Britain and the European Union will progress to the next stage of Brexit talks following a breakthrough in negotiations overnight. The European Commission said that sufficient progress had been made in discussions on the Brexit divorce bill, the Irish border and citizens’ rights to allow trade talks to get underway.
There is no doubt that the deal is good news for the embattled Prime Minister, with some suggesting that her survival depended on progress being made before Christmas. But the agreement will not be without controversy. In particular, a passage in today's text promising that the government is committed to maintaining 'full alignment with...rules of the Internal Market and the Customs Union' if it cannot reach another solution on the Irish border, is likely to worry some Brexiteers on what type of Brexit Britain could end up with. At the very least, it looks like a can kicked down the road on a problematic issue. The PM has once again this morning committed Britain to leaving the single market, but will this be enough to placate those worried by the agreement? What's more, there is also a consensus that the next stage of Brexit talks – on trade – are likelier to prove more problematic than these initial discussions. Theresa May is by no means home and dry just yet, and as Donald Tusk said this morning: 'The most difficult challenge is still ahead'.
The breakthrough was announced at a press conference early this morning in which Theresa May appeared on stage alongside Jean-Claude Juncker, who said:
— Bloomberg Brexit (@Brexit) December 8, 2017
‘This is a difficult negotiation but we have now made a first breakthrough. I am satisfied with the fair deal we have reached with the United Kingdom. If the 27 Member States agree with our assessment, the European Commission and our Chief Negotiator Michel Barnier stand ready to begin work on the second phase of the negotiations immediately. I will continue to keep the European Parliament very closely involved throughout the process, as the European Parliament will have to ratify the final Withdrawal Agreement'.
Theresa May then made her remarks in which she said:
'What we have arrived at today represents a significant improvement and I am grateful to the negotiating teams for their efforts. Getting to this level has required give and take on both sides'.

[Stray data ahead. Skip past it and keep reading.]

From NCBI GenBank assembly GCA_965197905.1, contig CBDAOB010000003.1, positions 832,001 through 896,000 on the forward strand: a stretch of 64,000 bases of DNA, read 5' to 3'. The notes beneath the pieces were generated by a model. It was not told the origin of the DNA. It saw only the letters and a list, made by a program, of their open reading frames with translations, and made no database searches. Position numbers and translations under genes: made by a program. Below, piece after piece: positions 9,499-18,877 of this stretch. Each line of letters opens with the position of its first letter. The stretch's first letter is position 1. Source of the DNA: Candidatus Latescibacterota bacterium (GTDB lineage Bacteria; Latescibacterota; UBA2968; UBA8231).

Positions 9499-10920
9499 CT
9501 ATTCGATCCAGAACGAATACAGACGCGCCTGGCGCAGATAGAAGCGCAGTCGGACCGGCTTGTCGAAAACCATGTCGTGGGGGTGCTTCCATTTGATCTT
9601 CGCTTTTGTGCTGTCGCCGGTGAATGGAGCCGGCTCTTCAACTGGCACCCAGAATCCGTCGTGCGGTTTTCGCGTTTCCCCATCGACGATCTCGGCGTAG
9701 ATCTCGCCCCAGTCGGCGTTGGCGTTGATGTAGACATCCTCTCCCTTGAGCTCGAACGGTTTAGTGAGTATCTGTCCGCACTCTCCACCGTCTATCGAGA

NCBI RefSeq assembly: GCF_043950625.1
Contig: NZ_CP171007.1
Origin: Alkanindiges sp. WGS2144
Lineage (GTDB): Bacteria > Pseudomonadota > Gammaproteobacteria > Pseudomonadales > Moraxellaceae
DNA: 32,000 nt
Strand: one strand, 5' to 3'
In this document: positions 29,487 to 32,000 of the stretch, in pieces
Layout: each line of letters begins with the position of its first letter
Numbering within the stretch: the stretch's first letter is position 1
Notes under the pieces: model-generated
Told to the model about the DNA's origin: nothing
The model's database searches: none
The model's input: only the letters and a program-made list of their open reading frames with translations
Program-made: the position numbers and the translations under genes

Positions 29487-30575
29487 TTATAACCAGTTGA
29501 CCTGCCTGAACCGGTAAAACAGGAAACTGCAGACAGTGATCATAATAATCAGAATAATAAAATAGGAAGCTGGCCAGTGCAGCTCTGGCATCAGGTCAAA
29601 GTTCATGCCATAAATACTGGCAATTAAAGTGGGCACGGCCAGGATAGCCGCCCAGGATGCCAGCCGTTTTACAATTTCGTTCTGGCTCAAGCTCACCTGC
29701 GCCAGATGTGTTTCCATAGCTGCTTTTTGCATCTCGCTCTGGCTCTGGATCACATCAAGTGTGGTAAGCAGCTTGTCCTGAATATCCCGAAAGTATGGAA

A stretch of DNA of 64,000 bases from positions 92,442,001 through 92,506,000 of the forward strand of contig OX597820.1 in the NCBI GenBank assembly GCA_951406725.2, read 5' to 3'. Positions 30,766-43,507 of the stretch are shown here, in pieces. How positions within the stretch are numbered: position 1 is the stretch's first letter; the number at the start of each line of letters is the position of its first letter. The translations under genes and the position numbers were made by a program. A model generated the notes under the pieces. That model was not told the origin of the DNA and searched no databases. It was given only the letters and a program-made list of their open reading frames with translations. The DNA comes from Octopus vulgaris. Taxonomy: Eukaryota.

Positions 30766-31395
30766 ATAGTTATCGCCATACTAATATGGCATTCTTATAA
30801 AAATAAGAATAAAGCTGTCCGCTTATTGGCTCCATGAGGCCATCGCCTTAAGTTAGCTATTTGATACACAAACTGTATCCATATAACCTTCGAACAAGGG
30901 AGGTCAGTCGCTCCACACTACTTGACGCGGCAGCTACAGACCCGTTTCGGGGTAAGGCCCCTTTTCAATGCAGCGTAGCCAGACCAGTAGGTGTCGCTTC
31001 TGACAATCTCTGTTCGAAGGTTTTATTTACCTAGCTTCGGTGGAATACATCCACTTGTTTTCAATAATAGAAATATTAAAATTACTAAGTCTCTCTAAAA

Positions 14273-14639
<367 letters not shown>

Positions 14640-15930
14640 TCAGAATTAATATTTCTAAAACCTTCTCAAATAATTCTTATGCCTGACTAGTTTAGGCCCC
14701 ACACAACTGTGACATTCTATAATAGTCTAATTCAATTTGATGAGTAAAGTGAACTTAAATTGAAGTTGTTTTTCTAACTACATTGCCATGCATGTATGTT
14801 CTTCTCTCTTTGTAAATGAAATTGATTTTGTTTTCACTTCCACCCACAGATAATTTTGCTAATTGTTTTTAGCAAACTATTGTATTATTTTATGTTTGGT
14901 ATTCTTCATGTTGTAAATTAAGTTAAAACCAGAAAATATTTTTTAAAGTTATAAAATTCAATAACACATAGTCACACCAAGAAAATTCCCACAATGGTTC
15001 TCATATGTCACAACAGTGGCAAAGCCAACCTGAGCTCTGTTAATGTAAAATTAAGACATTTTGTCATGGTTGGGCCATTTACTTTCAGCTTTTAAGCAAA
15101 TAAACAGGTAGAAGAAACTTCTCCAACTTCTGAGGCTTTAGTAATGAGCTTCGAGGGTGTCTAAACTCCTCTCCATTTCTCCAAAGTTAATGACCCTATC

The Prime Minister went on to say that the agreement on citizens' rights would ensure that those from the EU living in Britain, and Brits living on the continent, would be able to continue their lives as before. May said that the Brexit divorce bill settlement was 'fair to the British taxpayer' and would enable the government to 'invest more in its priorities at home'. Quite how a multi-billion pound agreement fitted in to that was not made clear.
The PM also guaranteed that there would be no hard border between Northern Ireland and Ireland, saying that there would be no barriers 'either north south, or east west'.
This morning's breakthrough follows a rollercoaster week in Brexit talks which broke down on Monday after the DUP vetoed an earlier agreement. A number of key changes have been made to today's agreement to win over the party's support. This morning, DUP leader, Arlene Foster, told Sky News that
'We believe there have been six substantive changes and we are pleased to see those changes because, for me, it means there is no red line down the Irish sea. There are still matters there that we would have liked to have seen clarified'.
On the issue of the Irish border, the agreement is likely to prove controversial with some Brexiteers. Here is the key section from the publication which is unlikely to go down well with some Conservative MPs:
The full text of the agreement can be found here.
We'll keep you updated throughout the day on Coffee House with the latest news on the Brexit agreement.